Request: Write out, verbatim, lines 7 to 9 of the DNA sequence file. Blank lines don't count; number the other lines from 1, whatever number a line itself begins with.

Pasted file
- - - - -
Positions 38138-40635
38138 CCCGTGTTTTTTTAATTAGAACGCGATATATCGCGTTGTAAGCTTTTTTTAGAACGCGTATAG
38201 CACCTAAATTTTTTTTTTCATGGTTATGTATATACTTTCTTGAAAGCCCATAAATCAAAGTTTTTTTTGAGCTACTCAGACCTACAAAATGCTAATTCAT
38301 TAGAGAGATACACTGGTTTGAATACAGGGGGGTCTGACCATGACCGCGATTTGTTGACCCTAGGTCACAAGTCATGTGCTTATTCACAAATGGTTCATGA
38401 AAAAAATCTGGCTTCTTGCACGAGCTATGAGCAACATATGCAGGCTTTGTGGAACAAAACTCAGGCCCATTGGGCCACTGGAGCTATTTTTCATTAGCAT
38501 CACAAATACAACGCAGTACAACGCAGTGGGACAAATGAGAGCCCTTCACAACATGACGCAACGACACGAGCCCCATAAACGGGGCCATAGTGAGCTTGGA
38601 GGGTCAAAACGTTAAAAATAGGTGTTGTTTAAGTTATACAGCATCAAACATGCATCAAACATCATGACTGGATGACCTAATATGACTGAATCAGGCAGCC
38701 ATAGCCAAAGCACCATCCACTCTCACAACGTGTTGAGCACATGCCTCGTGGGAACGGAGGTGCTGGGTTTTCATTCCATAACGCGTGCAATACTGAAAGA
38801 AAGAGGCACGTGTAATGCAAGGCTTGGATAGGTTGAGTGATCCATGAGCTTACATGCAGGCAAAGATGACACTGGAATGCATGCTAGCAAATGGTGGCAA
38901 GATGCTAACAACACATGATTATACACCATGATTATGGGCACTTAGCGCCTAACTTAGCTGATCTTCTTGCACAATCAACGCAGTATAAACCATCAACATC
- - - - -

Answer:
38601 GGGTCAAAACGTTAAAAATAGGTGTTGTTTAAGTTATACAGCATCAAACATGCATCAAACATCATGACTGGATGACCTAATATGACTGAATCAGGCAGCC
38701 ATAGCCAAAGCACCATCCACTCTCACAACGTGTTGAGCACATGCCTCGTGGGAACGGAGGTGCTGGGTTTTCATTCCATAACGCGTGCAATACTGAAAGA
38801 AAGAGGCACGTGTAATGCAAGGCTTGGATAGGTTGAGTGATCCATGAGCTTACATGCAGGCAAAGATGACACTGGAATGCATGCTAGCAAATGGTGGCAA